A Mile a Day helps Kids Work, Rest and Play

For a while now I’ve been worried about how little active time our kids get at school (specifically in primary schools.) I mean properly active, as in get out of breath and rosy cheeked type active. Both from my own experience with my kids’ school but also from a recent read of some Sport England research that looked at, amongst other things, the age when girls stop wanting to ‘do sport’. It’s dropped from 13 (bad enough) to 6 (horrendous). As the Mum of a 5 year old girl, I feel like we don’t have time to waste!

Reading about a school in Scotland that introduced an initiative where all the kids run for a mile a day every day, and the impact it had on the kids concentration and energy levels got me thinking. Here’s the article if you fancy a read. What they’ve done is fantastic:

http://www.bbc.co.uk/news/uk-scotland-tayside-central-33006631

When I get to thinking it’s a very dangerous place. I become a bit like a dog with a bone, I just can’t put ideas down. It’s probably part of the reason I’m a raging insomniac, but I’m working on that one already so I digress.

So I approached my daughters school, told them about the initiative and offered to help them get it off the ground. Our Head is brill and very pro PE which I’m sure is half the battle. But there were worries about how to fit 15 minutes into a jam packed school day. 

Which – as an aside -I found a bit depressing. The thought that my 5 year old’s day is so jam packed with school stuff that there isn’t a spare 15 minutes to run around in the playground. But I totally get the pressures that schools and teachers are under, and they must be equally as depressed about it. So that’s a story for another day.

Anyway. They agreed to a trial. 

One year group (Year 5) for 2 weeks.

I hoped for more, but it’s is a start and I’m happy with that. First steps etc

I went in yesterday and we did the first session. I told the kids I’m a running coach and asked them what they thought I did. Apparently I’m ‘training people to run in the Olympics’, so one of you better have your flights to Rio booked!

coaching

I asked them what they thought was good about running and got everything from ‘it helps you lose weight’ (hmmm) to ‘it makes you feel amazing’ (it does!) and ‘you get to be outside more’ (yes!!)

And then we went outside and did the session.

The school doesn’t have a playing field so it was on the playground. 16 loops of the same playground – some of the kids had measured the route in their maths lesson earlier – which isn’t immensely inspiring.  But in an inner city school, you work with what you’ve got right?

They ran round and round for 15 minutes. They buddied up with someone they maybe didn’t know. We did little fun nonsense things at the corner like high fives and jumping jacks with silly faces. Mostly me and they looked at me like I was a bit of a crazy middle aged woman. Which to be fair, I am (*sob*).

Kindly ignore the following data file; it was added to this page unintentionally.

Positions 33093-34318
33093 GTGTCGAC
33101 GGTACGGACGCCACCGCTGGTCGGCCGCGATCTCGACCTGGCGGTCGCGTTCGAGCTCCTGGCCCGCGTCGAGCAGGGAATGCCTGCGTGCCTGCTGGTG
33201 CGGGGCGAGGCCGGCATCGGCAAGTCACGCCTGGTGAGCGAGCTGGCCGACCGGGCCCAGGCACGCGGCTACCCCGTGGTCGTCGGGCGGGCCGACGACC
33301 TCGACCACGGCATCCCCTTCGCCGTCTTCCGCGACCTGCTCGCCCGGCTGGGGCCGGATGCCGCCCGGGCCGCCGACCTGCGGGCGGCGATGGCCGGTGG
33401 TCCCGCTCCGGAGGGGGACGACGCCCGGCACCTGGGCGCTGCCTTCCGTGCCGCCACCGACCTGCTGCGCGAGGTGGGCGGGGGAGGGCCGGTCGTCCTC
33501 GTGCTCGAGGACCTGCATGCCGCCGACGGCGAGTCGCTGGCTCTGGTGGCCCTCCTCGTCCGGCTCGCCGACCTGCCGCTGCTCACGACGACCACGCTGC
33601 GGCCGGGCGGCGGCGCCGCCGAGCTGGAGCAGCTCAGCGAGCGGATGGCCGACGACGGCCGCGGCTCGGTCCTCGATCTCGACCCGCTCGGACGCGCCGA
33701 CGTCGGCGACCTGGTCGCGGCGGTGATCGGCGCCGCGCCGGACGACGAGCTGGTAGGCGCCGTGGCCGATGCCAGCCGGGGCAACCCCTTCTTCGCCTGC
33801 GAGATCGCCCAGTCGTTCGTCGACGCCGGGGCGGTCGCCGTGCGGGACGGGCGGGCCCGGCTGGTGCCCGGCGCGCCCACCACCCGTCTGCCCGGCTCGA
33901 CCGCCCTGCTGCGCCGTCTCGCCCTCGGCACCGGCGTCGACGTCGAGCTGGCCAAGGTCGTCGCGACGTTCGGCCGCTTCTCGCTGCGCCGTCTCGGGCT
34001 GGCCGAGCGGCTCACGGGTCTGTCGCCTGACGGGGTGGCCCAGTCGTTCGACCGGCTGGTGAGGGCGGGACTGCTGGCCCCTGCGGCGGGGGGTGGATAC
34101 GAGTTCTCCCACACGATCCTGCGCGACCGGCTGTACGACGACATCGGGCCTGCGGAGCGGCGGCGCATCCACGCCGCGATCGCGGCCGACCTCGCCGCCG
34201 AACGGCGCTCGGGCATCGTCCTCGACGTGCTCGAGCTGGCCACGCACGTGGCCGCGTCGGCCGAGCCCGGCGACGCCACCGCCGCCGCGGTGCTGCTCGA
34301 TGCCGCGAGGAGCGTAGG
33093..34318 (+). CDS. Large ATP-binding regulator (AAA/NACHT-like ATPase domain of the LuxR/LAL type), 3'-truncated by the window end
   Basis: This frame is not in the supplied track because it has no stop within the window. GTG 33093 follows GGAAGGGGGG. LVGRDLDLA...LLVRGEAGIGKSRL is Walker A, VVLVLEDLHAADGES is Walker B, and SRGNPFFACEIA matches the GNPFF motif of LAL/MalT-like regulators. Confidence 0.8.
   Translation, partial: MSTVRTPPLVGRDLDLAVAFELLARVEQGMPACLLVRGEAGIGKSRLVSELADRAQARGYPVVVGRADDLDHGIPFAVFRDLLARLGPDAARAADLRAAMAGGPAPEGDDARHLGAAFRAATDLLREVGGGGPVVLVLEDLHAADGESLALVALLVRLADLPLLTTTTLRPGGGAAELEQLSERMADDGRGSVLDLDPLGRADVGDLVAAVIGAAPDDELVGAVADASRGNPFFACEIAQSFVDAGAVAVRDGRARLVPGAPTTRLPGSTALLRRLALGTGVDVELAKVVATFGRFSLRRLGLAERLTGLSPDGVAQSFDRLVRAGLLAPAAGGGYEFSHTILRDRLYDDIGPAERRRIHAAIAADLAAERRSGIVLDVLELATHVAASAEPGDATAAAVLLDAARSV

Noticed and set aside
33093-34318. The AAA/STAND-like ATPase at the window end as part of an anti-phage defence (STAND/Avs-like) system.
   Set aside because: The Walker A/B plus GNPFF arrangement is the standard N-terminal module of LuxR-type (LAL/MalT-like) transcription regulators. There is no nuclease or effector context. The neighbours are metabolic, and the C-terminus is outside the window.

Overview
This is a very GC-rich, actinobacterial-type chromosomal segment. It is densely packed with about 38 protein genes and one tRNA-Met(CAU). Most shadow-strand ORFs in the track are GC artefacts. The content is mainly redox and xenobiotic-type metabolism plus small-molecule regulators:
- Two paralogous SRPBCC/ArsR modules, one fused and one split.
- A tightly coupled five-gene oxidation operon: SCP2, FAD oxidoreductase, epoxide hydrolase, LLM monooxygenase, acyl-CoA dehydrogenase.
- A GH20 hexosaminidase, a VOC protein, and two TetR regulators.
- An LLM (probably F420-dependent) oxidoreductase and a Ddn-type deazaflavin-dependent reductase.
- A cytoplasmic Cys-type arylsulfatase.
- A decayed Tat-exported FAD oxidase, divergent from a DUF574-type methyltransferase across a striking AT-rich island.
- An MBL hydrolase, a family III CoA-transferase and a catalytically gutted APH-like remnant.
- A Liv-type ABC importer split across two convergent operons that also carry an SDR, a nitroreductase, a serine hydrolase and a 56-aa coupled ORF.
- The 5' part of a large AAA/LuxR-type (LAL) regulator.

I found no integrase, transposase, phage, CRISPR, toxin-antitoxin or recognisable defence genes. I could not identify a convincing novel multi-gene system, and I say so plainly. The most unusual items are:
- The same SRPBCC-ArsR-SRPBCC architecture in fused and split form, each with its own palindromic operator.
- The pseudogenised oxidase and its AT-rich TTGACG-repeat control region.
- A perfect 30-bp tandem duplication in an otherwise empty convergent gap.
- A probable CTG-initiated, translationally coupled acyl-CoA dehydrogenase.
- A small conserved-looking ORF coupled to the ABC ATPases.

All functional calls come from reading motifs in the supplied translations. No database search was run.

But they ran round and round. And I felt a teeny bit weepy. It was actually proper emosh. I’d go as far as to say it was bloody magical!

Kids who said they couldn’t for the first few laps, suddenly felt the endorphins kick in and started smiling. You could literally see it happening before your eyes.

One boy spent the first 14 laps saying he couldn’t do it. But kept going. And on the 15th suddenly said, ‘I’m loving this’. And did 3 more laps than he needed to. Which made my day an infinitely better one.

There were a few lessons. Pacing being the unsurprising one. But frankly grown adults struggle to pace themselves beyond 100 metres, so we can hardly expect 10 year olds not to sprint flat out for the first few laps and then crawl round the rest.

Keeping it fun (and not a race) is going to be interesting and I can feel a tortoise and hare chat coming on.

tortoise-and-hare-bugs-learns-a-lesson

There is already talk of a Pyjama run which the teachers are delighted about. [Why are ALL kids so obsessed with going to school in their PJs?]

A couple of them said they had never really felt out of breath before and they weren’t sure they liked it.

I know, right? Reason enough right there for doing stuff like this.

I told them, feeling out of breath is a GOOD thing. It makes your heart and lungs stronger, it makes you fitter and healthier.

If it feels too much though, slowing down is OK too.

Not everyone loved it. But they all – all 60 0f them – did it.

And it was brilliant. I left and they were all still whooping and doing the ‘Mobot’ for completing their ‘first mile’. 

I hope it’s the first Mobot of many.

If yesterday is anything to go by, I’m sure we’ll have hundreds of magical Mobot moments.

It doesn’t get much better than that for me.  I can’t think of many better things to be spending a lunchtime – or any time – doing.

If you are keen to know more or get involved, send me a sign. There’s important work to be done Mamas!

Happy running all x

10 thoughts on “A Mile a Day helps Kids Work, Rest and Play